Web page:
Those skilled in the art will appreciate that there are many ways to judge whether a user selection is a “good enough” match to a record in the database of observable properties to report a hazardous material as a potential match for an observed material. The observable property database is set up with each bit in a descriptor group, which is assigned, representing either a normalized descriptor or a special modifier, and the user-defined selection from a property list which corresponds to the descriptor group has the same bitwise structure as the descriptor group. Therefore, a preferred method of comparing a user-defined selection and a descriptor group is the bitwise logical AND. For a first bit stream and a second bit stream, each bit stream having the same number of bits, and each bit having a position, the bitwise logical AND of the two bit streams returns a 1 for each bit position where a 1 in the first bit stream is matched by a 1 in the second bit stream and returns zero otherwise. For example, 0111 AND 0001 equals 0001.
While many criteria are possible, the preferred criterion is an inclusive method that will return excess potential matches at the expense of not excluding the correct choice. This method was found to be most useful in testing by first responders. Preferred methods therefore should not require that all properties of a material in the database be matched by user observation.
The preferred method considers a sample material to be a potential match of hazardous material represented by a record in the database if for each descriptor group in the record that corresponds to a property list from which at least one selection was made, there is at least one bit having the “present” value that corresponds to a selected bit, if any, in the descriptor portion of user-defined bitmap, and that there is at least one bit having the “present” value that corresponds to a selected bit, if any, in the modifier portion of the user-defined modifier bitmap. In the preferred embodiment where the “present” value is 1 and the “absent” value is 0, for each descriptor group in the record that corresponds to a property list from which at least one selection was made and therefore having a user-defined bitmap, the logical bitwise AND is non-zero.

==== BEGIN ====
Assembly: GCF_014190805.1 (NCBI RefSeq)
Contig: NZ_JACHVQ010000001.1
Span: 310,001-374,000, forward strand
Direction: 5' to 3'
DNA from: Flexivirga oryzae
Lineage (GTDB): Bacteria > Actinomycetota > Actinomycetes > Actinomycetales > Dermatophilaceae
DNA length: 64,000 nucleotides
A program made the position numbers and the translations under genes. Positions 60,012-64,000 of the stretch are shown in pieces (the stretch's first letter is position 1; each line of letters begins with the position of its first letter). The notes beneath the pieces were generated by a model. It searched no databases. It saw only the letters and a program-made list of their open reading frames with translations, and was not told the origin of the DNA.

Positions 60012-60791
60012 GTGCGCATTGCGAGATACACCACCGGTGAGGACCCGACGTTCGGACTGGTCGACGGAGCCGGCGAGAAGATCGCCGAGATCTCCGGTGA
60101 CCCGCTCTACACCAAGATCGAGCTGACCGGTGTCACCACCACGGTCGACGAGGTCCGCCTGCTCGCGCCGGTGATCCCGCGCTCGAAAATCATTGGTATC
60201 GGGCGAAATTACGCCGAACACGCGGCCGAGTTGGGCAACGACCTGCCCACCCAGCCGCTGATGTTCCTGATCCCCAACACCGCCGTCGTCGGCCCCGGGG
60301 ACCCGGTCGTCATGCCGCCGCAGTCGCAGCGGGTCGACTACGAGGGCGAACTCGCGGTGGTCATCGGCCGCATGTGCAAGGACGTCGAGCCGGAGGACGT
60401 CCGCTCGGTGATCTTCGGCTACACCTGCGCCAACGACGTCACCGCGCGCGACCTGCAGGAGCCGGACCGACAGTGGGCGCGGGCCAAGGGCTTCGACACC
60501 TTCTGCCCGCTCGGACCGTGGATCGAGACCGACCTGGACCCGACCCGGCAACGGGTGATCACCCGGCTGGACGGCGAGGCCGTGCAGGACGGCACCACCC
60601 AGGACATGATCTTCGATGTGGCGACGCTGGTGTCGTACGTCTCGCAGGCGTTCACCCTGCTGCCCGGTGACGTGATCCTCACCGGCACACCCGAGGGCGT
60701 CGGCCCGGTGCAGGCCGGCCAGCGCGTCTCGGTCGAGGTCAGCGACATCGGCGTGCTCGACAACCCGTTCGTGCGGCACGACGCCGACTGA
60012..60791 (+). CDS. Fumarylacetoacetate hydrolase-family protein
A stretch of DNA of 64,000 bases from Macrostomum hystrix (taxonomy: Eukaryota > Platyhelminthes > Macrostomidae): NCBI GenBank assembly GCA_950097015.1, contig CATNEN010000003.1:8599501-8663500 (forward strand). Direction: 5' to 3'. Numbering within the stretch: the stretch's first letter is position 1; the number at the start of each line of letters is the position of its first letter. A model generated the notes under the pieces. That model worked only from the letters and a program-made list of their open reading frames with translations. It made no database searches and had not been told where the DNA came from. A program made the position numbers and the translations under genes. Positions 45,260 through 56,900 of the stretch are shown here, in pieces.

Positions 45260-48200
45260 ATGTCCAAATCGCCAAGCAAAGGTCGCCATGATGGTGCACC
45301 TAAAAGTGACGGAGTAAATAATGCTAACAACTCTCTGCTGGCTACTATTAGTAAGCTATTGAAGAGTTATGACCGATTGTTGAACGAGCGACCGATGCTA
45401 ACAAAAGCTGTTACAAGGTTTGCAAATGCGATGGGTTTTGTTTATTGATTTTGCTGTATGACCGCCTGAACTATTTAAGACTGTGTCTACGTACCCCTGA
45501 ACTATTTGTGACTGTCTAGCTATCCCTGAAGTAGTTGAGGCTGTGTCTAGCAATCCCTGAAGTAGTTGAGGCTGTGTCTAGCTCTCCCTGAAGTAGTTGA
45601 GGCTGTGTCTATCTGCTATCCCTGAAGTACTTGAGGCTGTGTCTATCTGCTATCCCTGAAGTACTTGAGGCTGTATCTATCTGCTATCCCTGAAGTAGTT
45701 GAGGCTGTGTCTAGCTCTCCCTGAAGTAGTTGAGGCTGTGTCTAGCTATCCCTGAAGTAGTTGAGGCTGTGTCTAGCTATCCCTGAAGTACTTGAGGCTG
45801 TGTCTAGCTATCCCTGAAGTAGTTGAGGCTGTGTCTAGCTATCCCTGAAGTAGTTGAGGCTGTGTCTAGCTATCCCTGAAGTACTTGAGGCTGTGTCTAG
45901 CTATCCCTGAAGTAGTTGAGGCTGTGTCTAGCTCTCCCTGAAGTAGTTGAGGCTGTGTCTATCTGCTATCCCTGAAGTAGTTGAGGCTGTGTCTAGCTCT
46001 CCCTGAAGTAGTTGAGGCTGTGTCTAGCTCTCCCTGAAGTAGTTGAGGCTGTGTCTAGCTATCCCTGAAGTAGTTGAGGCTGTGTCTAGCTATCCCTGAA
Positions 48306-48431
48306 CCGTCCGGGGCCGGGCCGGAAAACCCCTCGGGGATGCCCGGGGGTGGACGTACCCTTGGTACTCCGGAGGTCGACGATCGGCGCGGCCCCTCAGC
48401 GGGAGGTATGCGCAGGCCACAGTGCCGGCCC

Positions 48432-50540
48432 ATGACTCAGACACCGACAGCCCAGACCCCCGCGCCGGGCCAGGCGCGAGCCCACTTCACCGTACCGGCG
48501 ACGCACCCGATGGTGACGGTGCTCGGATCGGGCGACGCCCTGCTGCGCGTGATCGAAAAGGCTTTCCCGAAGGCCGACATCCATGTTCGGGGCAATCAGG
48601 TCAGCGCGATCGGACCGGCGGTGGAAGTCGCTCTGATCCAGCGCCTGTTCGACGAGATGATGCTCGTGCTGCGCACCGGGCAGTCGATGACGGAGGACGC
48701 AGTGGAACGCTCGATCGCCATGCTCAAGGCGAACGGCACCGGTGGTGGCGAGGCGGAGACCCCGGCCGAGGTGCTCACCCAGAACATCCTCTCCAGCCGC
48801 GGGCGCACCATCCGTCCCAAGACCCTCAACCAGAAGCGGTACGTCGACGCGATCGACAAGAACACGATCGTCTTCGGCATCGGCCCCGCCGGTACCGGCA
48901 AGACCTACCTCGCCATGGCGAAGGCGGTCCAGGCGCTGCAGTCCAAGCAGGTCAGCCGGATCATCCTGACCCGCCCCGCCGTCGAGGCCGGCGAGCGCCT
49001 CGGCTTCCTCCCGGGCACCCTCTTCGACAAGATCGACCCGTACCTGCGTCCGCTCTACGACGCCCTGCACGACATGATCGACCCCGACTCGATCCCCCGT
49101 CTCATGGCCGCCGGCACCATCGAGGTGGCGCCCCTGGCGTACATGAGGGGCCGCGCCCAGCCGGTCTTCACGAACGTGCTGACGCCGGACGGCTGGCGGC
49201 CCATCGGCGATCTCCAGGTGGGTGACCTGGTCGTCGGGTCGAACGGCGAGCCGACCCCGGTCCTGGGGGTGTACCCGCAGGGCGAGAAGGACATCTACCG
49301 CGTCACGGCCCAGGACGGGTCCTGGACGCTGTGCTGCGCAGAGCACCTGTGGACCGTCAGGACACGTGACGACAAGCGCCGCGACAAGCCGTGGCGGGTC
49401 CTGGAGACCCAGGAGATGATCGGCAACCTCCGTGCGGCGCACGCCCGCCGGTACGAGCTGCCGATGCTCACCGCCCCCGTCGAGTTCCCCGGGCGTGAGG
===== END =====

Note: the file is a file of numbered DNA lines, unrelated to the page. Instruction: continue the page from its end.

1. Between the descriptor portion of the user-defined bitmap and the descriptor portion of the corresponding descriptor group in the record, if a descriptor was selected from the property list, and
2. Between the modifier portion of the user-defined bitmap and the modifier portion of the corresponding descriptor group, if a special modifier was selected from the property list.
This process is repeated for each hazardous material in the observable properties database and the potentially matching hazardous materials are reported to the user on the output screen.
One interesting property of the preferred matching criterion is that if only a modifier and no descriptors are chosen from a property list, the modifier will in effect serve as a descriptor. For instance, in the color property list if only “dark” is chosen, any dark material will be a match (recall that a “dark” material will have the “present” value in the “dark” bit position). Also, if both descriptors and modifiers are selected, there must be at least one match between in both the descriptor and Modifier portions.
Once a list of potentially matching hazardous materials is presented to a user, the user can enter the select choose view icon 61 which makes available a pop-up menu of information available on a hazardous material selected from the list. The information includes information to further assist in narrowing the identity of a hazardous material sample, as well as response information. The information includes items such as the relevant Emergency Response Guide page, isolation distance, hazards review, reactive groups, material profile, protective clothing, EMS signs and symptoms, and first aid. Tapping the appropriate item causes the computer logic to retrieve the appropriate information from the Response Information Database and assemble it on the output screen. For example,
Another very useful feature is to search for a hazardous material by signs and symptoms of exposure to the material. The event by which a user activates a search by signs and symptoms on a palm top embodiment of the invention is tapping the S&S tab (55) on the opening screen illustrated in